Impact of Bone Metastases

Learn What Can Happen When Cancer Spreads to Your Bones

What are bone metastases?

  • When cancer cells spread from the part of the body where they started to the bone, those cells are called bone metastases (pronounced muh•TASS•tuh•seez), or “bone mets”1
  • Bone mets can cause your bones to become weak, which can lead to serious bone problems1*
  1. Serious bone problems are defined as broken bones (fractures), the need for surgery to prevent or repair broken bones, the need for radiation treatments to the bone, and pressure on the spinal cord (spinal cord compression).2

How does cancer spread to bone?

Bone mets cancer cell

Cancer cells can break away from a tumor in another organ and travel through the bloodstream or through lymph vessels. Much like blood vessels, lymph vessels form a network of thin tubes that branch into all tissues of the body.1

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Bone metastases cancer cell pathway

After breaking away from a tumor in another organ and traveling throughout the body, many cancer cells die without causing any problems. However, some cancer cells settle in a new location and begin to grow.1

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When cancer spreads to bones.

While cancer can spread to nearly all tissues of the body, bone is one of the most common sites.1

Which bones most often get bone mets?1

  • When cancer spreads to ribs or bones.

    Ribs

  • When cancer spreads to spine.

    Spine

  • When cancer spreads to skull or bones.

    Skull

  • When cancer spreads to upper leg bones.

    Upper leg bone

  • When cancer spreads to hip bones.

    Hip bone

  • When cancer spreads to upper arm bones.

    Upper arm bone

Bone mets are common among patients with certain types of advanced cancer

About 7 out of 10 people with advanced metastatic breast cancer will develop bone mets.

people will develop bone mets3

About 7 out of 10 men with advanced metastatic prostate cancer develop bone mets.

men will develop bone mets3

About 4 out of 10 people with advanced metastatic lung cancer develop bone metastases.

people will develop bone mets3

Important Safety Information

Do not take XGEVA® if you have low blood calcium (hypocalcemia). Your low blood calcium must be treated before you receive XGEVA®. XGEVA® can significantly lower the calcium levels in your blood and some deaths have been reported. Take calcium and vitamin D as your doctor tells you to. Tell your doctor right away if you experience spasms, twitches, cramps, or stiffness in your muscles or numbness or tingling in your fingers, toes, or around your mouth.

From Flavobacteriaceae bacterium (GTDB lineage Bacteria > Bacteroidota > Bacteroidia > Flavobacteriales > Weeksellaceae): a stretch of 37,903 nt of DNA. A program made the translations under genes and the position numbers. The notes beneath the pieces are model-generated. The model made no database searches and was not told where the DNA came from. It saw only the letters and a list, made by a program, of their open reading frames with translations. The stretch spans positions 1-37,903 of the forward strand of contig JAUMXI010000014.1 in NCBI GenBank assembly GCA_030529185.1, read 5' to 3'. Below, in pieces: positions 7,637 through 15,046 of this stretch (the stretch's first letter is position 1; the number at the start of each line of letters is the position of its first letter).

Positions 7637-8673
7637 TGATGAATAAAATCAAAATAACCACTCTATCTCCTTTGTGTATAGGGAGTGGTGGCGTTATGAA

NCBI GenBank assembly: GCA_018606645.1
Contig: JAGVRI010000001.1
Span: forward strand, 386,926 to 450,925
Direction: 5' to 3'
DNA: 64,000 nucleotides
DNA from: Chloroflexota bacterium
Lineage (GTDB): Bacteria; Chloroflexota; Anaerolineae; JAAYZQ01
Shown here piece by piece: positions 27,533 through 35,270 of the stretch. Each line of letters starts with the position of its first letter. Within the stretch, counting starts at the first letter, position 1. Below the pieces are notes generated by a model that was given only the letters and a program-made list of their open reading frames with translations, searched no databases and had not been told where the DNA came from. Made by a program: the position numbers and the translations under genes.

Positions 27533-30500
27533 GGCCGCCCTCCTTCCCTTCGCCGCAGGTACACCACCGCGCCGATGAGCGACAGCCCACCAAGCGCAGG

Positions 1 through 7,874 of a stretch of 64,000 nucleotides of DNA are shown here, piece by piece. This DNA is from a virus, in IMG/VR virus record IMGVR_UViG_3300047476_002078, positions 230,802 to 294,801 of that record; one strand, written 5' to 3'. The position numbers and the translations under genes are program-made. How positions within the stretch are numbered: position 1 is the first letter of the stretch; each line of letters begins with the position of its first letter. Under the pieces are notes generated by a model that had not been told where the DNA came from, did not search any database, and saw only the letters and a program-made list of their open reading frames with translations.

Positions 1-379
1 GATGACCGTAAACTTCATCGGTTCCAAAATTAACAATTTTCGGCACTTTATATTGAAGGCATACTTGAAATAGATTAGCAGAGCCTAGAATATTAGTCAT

Do not take XGEVA® if you are allergic to denosumab or any of the ingredients of XGEVA®. Serious allergic reactions have happened in people who take XGEVA®. Call your doctor or go to your nearest emergency room right away if you have any symptoms of a serious allergic reaction, including low blood pressure (hypotension); trouble breathing; throat tightness; swelling of the face, lips, or tongue, rash; itching; or hives.

What is the most important information you should know about XGEVA®?

XGEVA® contains the same medicine as Prolia® (denosumab). If you are taking XGEVA® do not take Prolia®.

Severe jaw bone problems (osteonecrosis)

Unusual thigh bone fracture

Risk of high calcium levels in patients who are still growing

Possible harm to your unborn baby

Tell your doctor if you:

While taking XGEVA®, you should:

What are the possible side effects of XGEVA®?

These are not all the possible side effects of XGEVA®. For more information, ask your doctor or pharmacist.

Call your doctor for medical advice about side effects. You are encouraged to report negative side effects of prescription drugs to the FDA. Visit www.fda.gov/medwatch, or call 1-800-FDA-1088.

Please see Full Prescribing Information.

Indication and Limitation of Use

XGEVA® is a prescription medicine used to prevent fracture, spinal cord compression, or the need for radiation or surgery to bone in patients with bone metastases from solid tumors.

XGEVA® is not used to prevent these bone problems in patients with multiple myeloma.

References:
  1. American Cancer Society. Bone metastasis. American Cancer Society website. https://www.cancer.org/content/cancer/en/treatment/understanding-your-diagnosis/advanced-cancer.html. Revised May 2, 2016. Accessed June 5, 2017.
  2. XGEVA® (denosumab) prescribing information, Amgen.
  3. Coleman RE. Clinical features of metastatic bone disease and risk of skeletal morbidity. Clin Cancer Res. 2006;12(suppl 20):6243s-6249s.